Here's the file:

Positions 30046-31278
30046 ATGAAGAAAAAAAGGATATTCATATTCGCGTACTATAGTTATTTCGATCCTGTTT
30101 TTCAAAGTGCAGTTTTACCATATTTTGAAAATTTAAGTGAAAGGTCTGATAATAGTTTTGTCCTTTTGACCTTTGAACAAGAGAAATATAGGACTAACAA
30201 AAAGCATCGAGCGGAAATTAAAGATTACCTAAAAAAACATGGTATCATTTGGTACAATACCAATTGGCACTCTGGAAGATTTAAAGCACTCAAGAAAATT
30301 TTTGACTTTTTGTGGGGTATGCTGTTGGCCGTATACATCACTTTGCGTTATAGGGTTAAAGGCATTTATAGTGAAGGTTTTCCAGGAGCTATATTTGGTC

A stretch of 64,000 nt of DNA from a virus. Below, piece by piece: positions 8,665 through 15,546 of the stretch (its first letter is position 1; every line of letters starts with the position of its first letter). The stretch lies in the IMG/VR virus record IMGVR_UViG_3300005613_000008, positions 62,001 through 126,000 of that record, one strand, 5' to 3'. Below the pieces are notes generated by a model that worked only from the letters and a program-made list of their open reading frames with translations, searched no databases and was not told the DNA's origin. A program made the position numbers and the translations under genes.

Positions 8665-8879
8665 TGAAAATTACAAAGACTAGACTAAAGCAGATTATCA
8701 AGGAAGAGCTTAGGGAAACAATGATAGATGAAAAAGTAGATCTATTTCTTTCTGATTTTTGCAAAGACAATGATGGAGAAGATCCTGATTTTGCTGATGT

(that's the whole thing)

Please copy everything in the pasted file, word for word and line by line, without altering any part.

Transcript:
Positions 30046-31278
30046 ATGAAGAAAAAAAGGATATTCATATTCGCGTACTATAGTTATTTCGATCCTGTTT
30101 TTCAAAGTGCAGTTTTACCATATTTTGAAAATTTAAGTGAAAGGTCTGATAATAGTTTTGTCCTTTTGACCTTTGAACAAGAGAAATATAGGACTAACAA
30201 AAAGCATCGAGCGGAAATTAAAGATTACCTAAAAAAACATGGTATCATTTGGTACAATACCAATTGGCACTCTGGAAGATTTAAAGCACTCAAGAAAATT
30301 TTTGACTTTTTGTGGGGTATGCTGTTGGCCGTATACATCACTTTGCGTTATAGGGTTAAAGGCATTTATAGTGAAGGTTTTCCAGGAGCTATATTTGGTC

A stretch of 64,000 nt of DNA from a virus. Below, piece by piece: positions 8,665 through 15,546 of the stretch (its first letter is position 1; every line of letters starts with the position of its first letter). The stretch lies in the IMG/VR virus record IMGVR_UViG_3300005613_000008, positions 62,001 through 126,000 of that record, one strand, 5' to 3'. Below the pieces are notes generated by a model that worked only from the letters and a program-made list of their open reading frames with translations, searched no databases and was not told the DNA's origin. A program made the position numbers and the translations under genes.

Positions 8665-8879
8665 TGAAAATTACAAAGACTAGACTAAAGCAGATTATCA
8701 AGGAAGAGCTTAGGGAAACAATGATAGATGAAAAAGTAGATCTATTTCTTTCTGATTTTTGCAAAGACAATGATGGAGAAGATCCTGATTTTGCTGATGT